Adopt-a-Beach program springs into action for 2017 beach season
As spring finally begins to appear around the Great Lakes, volunteers are heading out to beaches for a spring cleaning.
The Alliance for the Great Lakes’ Adopt-a-Beach program mobilizes thousands of volunteers who give back to their local beaches each year. April, especially Earth Day, marks the unofficial beginning of the beach season around the Great Lakes as many groups hold their first Adopt-a-Beach events of the year.
The State University of New York at Fredonia hosts two beach clean-ups a year: one in the spring around Earth Day and the second in the fall as part of the International Coastal Clean-up. The spring cleanup will take place Saturday from noon to 2 p.m. at Point Gratiot Beach in Dunkirk. Gloves, bags and other equipment is provided. Students and volunteers will separate and categorize the debris collected for reporting.
Contact Dr. Sherri Mason at email@example.com or 673-3292 with questions. Register online at http://www.greatlakesadopt.org/Secure/Event/12021.
Last year, 15,181 Adopt-a-Beach volunteers picked up 40,211 pounds of debris as part of 1,388 cleanups around the region. In addition to cleaning up beaches, volunteers collect valuable data. The data is shared with beach managers and scientists. The results: cleaner beaches and data on pollution sources that can be used to develop solutions to pollution problems.
Data collected by Adopt-a-Beach volunteers gives insight into the most common and problematic types of litter. In 2016, the majority of trash picked up by Adopt-a-Beach volunteers (87 percent) was plastic. Plastic is problematic for a number of reasons. In addition to being an eyesore, it can harm the lakes and animals that live in them. Over time, plastic litter breaks down into small pieces which can be eaten by birds, fish, and other wildlife.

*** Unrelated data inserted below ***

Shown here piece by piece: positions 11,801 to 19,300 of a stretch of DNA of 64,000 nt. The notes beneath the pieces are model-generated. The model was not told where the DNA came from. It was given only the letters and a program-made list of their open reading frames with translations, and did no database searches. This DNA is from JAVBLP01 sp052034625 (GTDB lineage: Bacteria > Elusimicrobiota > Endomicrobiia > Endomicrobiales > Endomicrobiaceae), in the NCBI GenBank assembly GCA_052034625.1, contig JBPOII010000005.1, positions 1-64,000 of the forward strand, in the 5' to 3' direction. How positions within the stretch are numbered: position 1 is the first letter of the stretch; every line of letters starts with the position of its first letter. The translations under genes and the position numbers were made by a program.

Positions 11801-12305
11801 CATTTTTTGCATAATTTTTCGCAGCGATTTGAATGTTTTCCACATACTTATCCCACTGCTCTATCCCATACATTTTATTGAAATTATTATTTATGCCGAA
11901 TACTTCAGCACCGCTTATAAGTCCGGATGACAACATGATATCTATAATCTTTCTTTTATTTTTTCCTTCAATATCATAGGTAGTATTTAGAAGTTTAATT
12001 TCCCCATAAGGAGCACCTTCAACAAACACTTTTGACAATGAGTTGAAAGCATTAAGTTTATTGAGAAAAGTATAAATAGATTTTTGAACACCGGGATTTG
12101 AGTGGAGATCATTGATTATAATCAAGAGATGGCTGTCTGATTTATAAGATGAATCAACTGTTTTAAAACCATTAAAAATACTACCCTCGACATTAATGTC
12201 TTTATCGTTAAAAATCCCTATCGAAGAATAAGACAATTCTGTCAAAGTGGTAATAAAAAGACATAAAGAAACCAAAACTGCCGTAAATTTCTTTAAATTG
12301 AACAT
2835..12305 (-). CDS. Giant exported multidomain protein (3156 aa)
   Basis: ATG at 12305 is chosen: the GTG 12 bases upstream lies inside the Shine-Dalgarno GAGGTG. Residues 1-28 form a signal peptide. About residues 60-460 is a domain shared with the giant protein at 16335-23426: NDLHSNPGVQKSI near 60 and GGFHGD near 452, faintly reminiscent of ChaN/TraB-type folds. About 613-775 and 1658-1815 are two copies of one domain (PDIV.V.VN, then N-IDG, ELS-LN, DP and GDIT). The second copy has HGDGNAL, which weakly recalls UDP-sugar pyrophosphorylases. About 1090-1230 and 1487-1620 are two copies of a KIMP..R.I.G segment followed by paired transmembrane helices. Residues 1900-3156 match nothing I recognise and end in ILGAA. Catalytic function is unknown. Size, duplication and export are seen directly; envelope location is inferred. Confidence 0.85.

Plastic was the most common material of litter, and includes a wide range of items like cigarette filters, water bottles, food containers, or even left-behind beach toys. The three most common types of litter found in 2016 were tiny trash (made up of broken down pieces of plastic and glass), smoking-related litter, and food-related litter. Most litter found on Great Lakes beaches is anthropogenic, meaning it originated from human activity.
“Keeping Great Lakes beaches and shorelines beautiful is no small task, and it couldn’t be done without the incredible efforts of volunteers all over the region,” said Joel Brammeier, Alliance for the Great Lakes president and CEO. “Each cleanup, when combined with hundreds of similar events across the Great Lakes, makes a big difference for the lakes.”
Volunteers interested in participating in Adopt-a-Beach can find events in their community, or start their own cleanup, by visiting the website, www.greatlakesadopt.org.